Another specialist service available is brake disc re-surfacing, normally only carried out on high performance, race, track day and vehicles with a braking defect such as vibration caused by distortion or corrosion when the vehicle has been stood. Using either Procut or MAD brake lathes we are able to machine the disc surface whilst on the vehicle to a very high standard, eliminating brake vibration and spongy pedal feel associated when new pads are fitted onto worn discs. Many of our race and track car owners insist on this service prior to fitting new pads. Brake disc distortion leads to vibration, overheating and premature wear on brake, steering and suspension components.
Modern cars are fitted with a brake system using disc brakes. This system guarantees weight reduction, simpler inspection and maintenance, and excellent brake deceleration. The developers of new vehicles are paying increasing attention to safety, mileage cost and comfort. The balancing of the brakes is essential for the achievement of these objectives.
Friction between the brake pads and the brake disc causes heat and wear on both components. Optimum brake deceleration can be achieved only if both parts are completely flat and parallel. As soon as one of these components is replaced because of wear, the other must be adjusted to fit as well as possible to its new “partner”.
Because of constant refinement of materials, assembly tolerances and quality awareness, even minor defects in disc brakes are noticed by the driver. Vibration in the steering wheel or brake pedal can be felt immediately and brake noise is audible. There are three directly attributable causes:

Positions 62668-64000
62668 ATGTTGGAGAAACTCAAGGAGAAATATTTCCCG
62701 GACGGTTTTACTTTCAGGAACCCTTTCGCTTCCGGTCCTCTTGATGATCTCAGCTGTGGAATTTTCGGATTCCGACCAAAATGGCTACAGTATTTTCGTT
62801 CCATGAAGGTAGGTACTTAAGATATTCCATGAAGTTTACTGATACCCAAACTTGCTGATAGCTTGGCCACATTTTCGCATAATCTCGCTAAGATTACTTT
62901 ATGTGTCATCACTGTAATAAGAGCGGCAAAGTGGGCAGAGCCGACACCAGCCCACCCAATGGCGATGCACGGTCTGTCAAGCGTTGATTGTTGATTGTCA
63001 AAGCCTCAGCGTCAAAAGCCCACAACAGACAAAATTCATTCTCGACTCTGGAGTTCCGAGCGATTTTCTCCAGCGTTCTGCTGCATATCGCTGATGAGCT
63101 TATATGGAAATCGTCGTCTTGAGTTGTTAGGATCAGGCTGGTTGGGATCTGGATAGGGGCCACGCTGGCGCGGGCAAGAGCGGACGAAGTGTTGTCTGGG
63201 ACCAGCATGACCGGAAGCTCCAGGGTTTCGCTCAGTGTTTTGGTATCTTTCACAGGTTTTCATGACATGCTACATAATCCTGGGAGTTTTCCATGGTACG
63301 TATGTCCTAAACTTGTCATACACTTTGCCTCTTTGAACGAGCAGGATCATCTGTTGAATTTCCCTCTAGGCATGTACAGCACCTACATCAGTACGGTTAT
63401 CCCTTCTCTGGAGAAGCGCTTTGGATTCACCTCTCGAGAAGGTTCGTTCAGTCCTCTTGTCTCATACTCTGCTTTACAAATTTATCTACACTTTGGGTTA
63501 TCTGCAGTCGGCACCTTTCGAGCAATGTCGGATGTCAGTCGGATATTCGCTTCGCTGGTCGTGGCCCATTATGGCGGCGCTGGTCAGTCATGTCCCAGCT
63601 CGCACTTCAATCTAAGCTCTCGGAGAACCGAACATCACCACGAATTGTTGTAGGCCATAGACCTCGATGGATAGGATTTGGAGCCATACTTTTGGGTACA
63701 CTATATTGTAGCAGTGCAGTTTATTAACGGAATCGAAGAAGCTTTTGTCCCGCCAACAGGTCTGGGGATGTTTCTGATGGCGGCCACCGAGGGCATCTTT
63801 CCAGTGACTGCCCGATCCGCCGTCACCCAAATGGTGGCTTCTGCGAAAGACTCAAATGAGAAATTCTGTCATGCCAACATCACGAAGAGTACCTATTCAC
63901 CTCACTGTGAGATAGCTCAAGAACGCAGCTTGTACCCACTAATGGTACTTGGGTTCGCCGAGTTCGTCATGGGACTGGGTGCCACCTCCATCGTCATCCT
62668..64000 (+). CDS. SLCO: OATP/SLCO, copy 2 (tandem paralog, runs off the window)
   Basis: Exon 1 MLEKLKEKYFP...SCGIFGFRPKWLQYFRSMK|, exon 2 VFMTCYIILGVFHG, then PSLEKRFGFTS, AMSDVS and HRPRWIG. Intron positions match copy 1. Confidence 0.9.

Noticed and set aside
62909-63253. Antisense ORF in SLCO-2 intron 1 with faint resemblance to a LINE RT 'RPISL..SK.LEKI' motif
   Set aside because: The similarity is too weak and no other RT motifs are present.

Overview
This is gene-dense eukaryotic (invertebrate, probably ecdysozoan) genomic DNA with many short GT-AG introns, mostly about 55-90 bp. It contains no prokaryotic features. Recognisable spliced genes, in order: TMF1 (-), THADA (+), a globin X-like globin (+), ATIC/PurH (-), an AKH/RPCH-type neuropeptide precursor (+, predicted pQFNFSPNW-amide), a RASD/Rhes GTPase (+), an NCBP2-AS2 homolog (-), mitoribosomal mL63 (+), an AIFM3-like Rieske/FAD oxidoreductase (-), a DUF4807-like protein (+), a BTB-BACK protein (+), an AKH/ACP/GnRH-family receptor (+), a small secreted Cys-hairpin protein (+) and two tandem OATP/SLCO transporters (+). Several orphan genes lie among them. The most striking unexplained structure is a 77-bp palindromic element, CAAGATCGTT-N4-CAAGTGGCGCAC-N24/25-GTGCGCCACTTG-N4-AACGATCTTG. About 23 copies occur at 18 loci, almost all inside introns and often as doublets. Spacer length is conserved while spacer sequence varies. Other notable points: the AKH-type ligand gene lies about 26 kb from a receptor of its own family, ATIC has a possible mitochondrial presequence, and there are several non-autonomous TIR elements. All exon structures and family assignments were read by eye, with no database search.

Run-out is oscillation of the brake disc. This may be caused by tolerance in the brake disc and hub or by distortion of these parts by shock loads. The oscillation of the brake disc can be felt in the steering wheel. The brake disc and the brake pads are not in line!
Disk Thickness Variation (DTV) is the difference in thickness of the disc measured at different points in the radial plane. This phenomenon is the logical consequence of differences in material structure, run out and constant changes in brake conditions such as ambient temperature, humidity and load on materials. DTV can be clearly felt in the brake pedal. Once again, brake disc and brake pads are out of line! Roughness of the brake disc surface leads to high or low frequency vibration of the brake components. The differences in surface structure do not conform to the manufacturer’s specification and will result in excessive brake noise.